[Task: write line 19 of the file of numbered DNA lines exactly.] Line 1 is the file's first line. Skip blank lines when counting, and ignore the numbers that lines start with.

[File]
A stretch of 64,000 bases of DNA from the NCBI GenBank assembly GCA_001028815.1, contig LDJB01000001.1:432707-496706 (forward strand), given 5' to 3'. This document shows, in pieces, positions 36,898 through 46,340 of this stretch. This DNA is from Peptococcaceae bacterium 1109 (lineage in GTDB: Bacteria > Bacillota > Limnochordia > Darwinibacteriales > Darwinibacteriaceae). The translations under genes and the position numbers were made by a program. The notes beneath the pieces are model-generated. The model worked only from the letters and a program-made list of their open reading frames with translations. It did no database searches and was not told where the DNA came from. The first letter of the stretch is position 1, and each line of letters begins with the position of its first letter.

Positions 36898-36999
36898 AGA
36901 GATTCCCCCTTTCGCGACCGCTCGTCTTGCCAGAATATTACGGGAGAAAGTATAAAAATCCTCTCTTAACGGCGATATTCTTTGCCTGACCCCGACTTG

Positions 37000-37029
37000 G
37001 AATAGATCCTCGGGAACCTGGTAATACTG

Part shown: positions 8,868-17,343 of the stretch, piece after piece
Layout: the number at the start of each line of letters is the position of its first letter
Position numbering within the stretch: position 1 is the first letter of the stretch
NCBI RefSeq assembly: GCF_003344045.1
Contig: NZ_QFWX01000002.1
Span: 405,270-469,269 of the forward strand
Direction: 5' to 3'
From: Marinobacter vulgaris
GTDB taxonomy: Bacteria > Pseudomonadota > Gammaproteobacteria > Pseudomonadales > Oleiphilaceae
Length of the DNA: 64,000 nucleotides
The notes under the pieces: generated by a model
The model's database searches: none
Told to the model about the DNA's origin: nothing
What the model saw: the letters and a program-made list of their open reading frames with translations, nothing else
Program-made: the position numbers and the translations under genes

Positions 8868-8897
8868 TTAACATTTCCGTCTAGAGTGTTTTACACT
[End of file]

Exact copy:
The model's database searches: none